The Federal Deposit Insurance Corp. has sometimes failed to complete background checks for contractors hired to help with its mounting workload of failed banks, the agency watchdog has found.
The FDIC inspector general's office noted the lapses and some instances of insufficient documentation in contract files in a report completed in September and released Tuesday. The review covered FDIC contracting activity from December 2008 through June.
A total of 120 banks have failed so far this year _ the highest number since the early 1990s at the height of the savings-and-loan crisis. After a state or Treasury Department banking regulator decides to close a bank, the FDIC is appointed receiver and takes over the process of selling its deposits, loans and other assets, sometimes keeping a portion of the assets to be sold later.
The FDIC hires contractors to perform real estate marketing, appraisals, credit card consulting, loan servicing and other activities. When 25 banks failed last year, the agency awarded contracts worth a total $651.8 million _ nearly double the $345.4 million in 2007, according to the report by E. Marshall Gentry, acting assistant inspector general for evaluations. As of June 30, 2009, the FDIC had awarded more than $1 billion in contracts.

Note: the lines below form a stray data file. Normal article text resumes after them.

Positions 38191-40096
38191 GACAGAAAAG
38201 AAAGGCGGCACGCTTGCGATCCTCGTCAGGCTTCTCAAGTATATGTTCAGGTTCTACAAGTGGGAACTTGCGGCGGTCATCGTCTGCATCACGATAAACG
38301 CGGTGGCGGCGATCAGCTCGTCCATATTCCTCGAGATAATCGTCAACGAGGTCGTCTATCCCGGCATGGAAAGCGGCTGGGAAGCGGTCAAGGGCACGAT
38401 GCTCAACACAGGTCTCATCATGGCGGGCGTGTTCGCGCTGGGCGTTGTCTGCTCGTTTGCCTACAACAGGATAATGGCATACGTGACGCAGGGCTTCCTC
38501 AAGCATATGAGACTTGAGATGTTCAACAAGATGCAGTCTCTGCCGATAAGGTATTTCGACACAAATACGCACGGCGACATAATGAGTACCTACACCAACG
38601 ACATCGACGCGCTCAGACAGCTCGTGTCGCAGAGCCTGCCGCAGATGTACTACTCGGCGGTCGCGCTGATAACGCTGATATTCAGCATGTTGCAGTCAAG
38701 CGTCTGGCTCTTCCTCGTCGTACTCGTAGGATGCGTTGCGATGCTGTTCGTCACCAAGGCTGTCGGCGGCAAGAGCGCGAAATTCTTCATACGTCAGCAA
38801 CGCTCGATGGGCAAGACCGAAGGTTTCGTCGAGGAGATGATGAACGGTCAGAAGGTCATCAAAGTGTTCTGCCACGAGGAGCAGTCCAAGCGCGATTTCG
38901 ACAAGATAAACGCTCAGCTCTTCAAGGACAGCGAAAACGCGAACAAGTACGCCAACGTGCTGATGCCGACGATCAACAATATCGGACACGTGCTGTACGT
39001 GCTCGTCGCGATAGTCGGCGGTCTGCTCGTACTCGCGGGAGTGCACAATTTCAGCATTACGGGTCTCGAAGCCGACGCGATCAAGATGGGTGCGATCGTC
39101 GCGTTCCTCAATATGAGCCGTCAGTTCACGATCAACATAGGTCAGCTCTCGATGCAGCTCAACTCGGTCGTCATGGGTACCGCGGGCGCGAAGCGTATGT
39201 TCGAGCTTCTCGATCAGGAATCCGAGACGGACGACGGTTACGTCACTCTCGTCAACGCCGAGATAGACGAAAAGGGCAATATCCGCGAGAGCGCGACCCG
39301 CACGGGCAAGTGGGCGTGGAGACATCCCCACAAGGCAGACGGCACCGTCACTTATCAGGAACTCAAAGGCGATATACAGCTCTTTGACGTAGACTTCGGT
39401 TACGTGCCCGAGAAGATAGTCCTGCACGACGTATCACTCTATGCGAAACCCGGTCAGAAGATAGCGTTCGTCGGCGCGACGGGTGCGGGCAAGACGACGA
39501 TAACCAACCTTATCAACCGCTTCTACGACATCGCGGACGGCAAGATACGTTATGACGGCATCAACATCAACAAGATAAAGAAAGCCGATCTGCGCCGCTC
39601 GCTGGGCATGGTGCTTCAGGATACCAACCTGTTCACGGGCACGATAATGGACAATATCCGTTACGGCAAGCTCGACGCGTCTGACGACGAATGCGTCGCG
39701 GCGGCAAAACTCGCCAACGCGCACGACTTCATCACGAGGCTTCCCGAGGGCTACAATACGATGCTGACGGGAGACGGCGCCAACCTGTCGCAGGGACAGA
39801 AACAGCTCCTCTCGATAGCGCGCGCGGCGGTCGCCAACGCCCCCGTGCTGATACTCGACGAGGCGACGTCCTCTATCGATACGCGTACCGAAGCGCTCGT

Despite having controls in place for its contracting, the FDIC "did not always complete background investigations for contractor personnel," the report says. FDIC oversight managers usually didn't prepare contract management plans or find them to be useful, and there were elements lacking in the contract documents.
The FDIC's Division of Resolutions and Receiverships has found similar weaknesses in the contracting activities and has taken action to remedy them, the report says.
The FDIC's management chose not to provide written comments on the findings. Agency spokesmen didn't immediately return a telephone call seeking comment Tuesday afternoon.